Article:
Touchstone/Spyglass’s “The Sixth Sense” led the box office for the fourth straight week and propelled the weekend frame to a pre-Labor Day high, almost doubling the B.O. of its closest competitor with an estimated $20.1 million.
But it was volume and strong holdover biz rather than the six freshman entries that bolstered the weekend. “Sixth Sense” again held well, thanks in part to repeat viewers and intense buzz. The Bruce Willis vehicle dipped 16% and maintained a sturdy $7,270 theater average. Currently in 2,763 venues, its cume advanced to $138.8 million.
Touchstone also nabbed the second spot with its freshman “The 13th Warrior,” cutting a $10.3 million swath. The oft-delayed period adventure (formerly tagged “Eaters of the Dead”) hit the target with young males, averaging $4,500 per engagement. But the pricey Antonio Banderas starrer is likely to lose ground quickly and figures to end its domestic run at about $35 million. “Warrior” director John McTiernan has the rare distinction of placing two pics in the top 10: “The Thomas Crown Affair” landed in sixth place.
Paramount/Lakeshore’s “Runaway Bride” improved its standing, placing third with $6.9 million. Off 26% for the frame, the romantic comedy with commercial chemistry had a $2,230 average at 3,090 theaters. It has grossed $124.5 million to date.
Universal’s “Bowfinger” landed in fourth with $6.6 million. The comic yarn of Hollywood wannabes declined by 38% for a $2,420 average from 2,732 unspoolings. Pic’s exposure has registered a $46.4 million cume.
Weekend biz ebbed approximately 12% and should generate roughly $95 million — 16% better than one year ago and the best-ever B.O. leading into the Labor Day holiday. Year-to-date cume hit $5 billion over the weekend, reaching that level 7% faster than ever before.
Warner Bros./Castle Rock’s “Mickey Blue Eyes” dropped 46% to finish fifth overall with $5.5 million. The fish-out-of-water comedy averaged $2,140 from 2,573 pizzerias and has grossed $19.8 million after 10 days in release.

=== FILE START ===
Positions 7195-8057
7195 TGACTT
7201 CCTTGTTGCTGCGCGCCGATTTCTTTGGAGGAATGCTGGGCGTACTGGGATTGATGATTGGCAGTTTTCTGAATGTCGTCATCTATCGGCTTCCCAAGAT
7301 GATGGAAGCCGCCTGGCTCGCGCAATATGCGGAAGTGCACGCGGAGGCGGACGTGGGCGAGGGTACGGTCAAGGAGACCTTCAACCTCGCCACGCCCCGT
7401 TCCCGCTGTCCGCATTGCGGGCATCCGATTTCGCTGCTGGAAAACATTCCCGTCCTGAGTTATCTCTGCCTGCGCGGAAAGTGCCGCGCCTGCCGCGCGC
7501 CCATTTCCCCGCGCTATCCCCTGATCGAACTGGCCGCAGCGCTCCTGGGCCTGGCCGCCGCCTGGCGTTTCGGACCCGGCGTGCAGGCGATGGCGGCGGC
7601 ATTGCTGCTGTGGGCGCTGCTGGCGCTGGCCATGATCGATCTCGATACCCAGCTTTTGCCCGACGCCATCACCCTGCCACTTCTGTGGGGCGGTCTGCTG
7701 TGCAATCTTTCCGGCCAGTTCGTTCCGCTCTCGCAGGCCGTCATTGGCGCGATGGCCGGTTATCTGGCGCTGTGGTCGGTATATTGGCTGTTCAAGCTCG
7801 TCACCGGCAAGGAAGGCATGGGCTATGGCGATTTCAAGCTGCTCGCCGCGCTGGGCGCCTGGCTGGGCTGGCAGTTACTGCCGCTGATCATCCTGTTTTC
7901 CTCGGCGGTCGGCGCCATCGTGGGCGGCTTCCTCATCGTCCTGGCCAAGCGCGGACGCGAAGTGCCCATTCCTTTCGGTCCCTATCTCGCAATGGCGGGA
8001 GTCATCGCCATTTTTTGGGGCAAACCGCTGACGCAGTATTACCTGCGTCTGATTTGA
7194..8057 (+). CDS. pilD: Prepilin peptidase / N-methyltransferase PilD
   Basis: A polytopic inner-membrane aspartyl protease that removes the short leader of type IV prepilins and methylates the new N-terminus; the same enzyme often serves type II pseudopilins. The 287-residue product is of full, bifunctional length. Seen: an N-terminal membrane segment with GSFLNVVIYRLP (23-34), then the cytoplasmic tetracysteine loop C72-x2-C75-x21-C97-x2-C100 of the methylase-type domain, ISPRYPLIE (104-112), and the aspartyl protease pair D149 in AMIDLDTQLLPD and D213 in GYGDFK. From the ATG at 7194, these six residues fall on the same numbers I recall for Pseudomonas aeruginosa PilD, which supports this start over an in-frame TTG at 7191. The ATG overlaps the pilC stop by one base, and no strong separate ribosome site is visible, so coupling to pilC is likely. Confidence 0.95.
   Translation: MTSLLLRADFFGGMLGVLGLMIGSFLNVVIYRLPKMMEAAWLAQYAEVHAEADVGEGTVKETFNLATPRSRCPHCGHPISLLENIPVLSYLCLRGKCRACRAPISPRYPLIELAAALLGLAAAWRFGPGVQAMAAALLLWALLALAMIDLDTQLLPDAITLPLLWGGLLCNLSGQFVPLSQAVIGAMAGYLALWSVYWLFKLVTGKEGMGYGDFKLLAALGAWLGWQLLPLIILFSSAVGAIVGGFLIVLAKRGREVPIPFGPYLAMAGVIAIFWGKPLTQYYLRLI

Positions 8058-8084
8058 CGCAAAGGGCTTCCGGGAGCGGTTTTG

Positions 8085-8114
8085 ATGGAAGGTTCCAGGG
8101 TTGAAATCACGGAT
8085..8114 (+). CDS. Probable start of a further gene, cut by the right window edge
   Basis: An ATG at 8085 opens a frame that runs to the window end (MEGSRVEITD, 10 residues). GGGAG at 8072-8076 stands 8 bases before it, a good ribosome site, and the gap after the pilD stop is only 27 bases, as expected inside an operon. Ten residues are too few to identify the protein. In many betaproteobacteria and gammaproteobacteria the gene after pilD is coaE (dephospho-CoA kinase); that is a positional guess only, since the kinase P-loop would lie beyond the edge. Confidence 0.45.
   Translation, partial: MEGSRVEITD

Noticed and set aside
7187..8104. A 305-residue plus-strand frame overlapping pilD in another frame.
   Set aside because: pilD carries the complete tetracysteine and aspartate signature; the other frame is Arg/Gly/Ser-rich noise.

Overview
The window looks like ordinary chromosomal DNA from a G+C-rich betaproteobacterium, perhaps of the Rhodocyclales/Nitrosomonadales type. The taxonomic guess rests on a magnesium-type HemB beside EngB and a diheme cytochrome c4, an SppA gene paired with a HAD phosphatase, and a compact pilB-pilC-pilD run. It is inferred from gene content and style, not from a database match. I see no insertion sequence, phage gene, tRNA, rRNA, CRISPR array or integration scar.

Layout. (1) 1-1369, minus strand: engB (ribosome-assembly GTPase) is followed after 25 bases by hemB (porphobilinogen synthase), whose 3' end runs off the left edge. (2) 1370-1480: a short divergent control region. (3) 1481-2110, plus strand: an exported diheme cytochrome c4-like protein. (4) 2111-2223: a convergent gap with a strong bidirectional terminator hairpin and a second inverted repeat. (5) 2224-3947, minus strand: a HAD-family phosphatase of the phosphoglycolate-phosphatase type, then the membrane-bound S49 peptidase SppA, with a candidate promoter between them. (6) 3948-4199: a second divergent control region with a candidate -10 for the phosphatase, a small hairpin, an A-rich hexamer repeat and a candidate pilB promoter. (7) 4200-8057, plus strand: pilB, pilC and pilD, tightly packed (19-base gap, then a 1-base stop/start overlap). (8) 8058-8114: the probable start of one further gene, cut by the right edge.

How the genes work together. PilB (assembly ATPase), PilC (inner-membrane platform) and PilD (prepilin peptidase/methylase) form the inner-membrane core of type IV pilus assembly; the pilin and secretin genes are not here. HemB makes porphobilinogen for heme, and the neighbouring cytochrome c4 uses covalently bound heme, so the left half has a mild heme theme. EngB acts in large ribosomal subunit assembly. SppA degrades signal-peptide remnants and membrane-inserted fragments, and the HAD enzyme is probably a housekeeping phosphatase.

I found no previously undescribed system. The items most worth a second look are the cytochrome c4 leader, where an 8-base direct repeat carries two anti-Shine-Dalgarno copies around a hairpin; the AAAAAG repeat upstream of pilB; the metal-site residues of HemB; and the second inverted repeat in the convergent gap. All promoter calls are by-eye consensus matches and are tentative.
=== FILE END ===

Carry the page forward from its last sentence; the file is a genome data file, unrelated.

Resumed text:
MGM’s “The Thomas Crown Affair” copped a $4.7 million B.O. tally. The romantic caper definitely found a summer niche crowd, ebbing 33% at 2,095 salons for a $2,240 average. The remake has grossed $49.9 million.
Artisan’s “The Blair Witch Project” also maintained a top 10 slot, grossing $4.1 million and receding into the woods by 44%. The summer sleeper averaged $1,740 from 2,352 theaters and can claim a $127.9 million cume.
The rest of the top 10 was peppered with three debuting movies claiming virtual carbon copy box office returns and a wide range of public response.
October claimed to have a slight edge, projecting $4.2 million for Albert Brooks’ Hollywood tale “The Muse” in seventh spot. Opening in 1,262 theaters — the widest debut for a Brooks film — it contemplated a $3,340 average with urban, upscale venues providing the strongest returns.
On its heels with $4.1 million in eighth was Dimension’s “In Too Deep,” an urban cops and robbers tale headlining Omar Epps and LL Cool J. It averaged $6,150 and tallied $5.7 million over five days.
Tenth slot went to New Line’s offbeat thriller “The Astronaut’s Wife” which recorded $4 million. Mixed reviews put the ensembler into low orbit with an $1,810 average.
One trot behind, with $3 million, was the live-action version of “Dudley Do-Right” from Universal. Pic tallied a $1,670 average.
Barking up the wrong tree was Warner Bros./Woodbridge’s latest screen outing, “A Dog of Flanders.” It nabbed a $690 average and a $900,000 tally.
Incoming specialized fare was slim in quantity and commercial muscle. Miramax’s launch of a dubbed-into-English “Life is Beautiful” recorded $63,000 from 15 dates in New York and L.A. The middling $4,200 average makes it a difficult call for possible expansion.
Miramax also preemed the romance “The Very Thought of You” to a dull $30,000 at five venues, and Winstar’s non-fiction poetry fest “The Source” had a lyrical $15,000 at its solo date at Gotham’s Film Forum.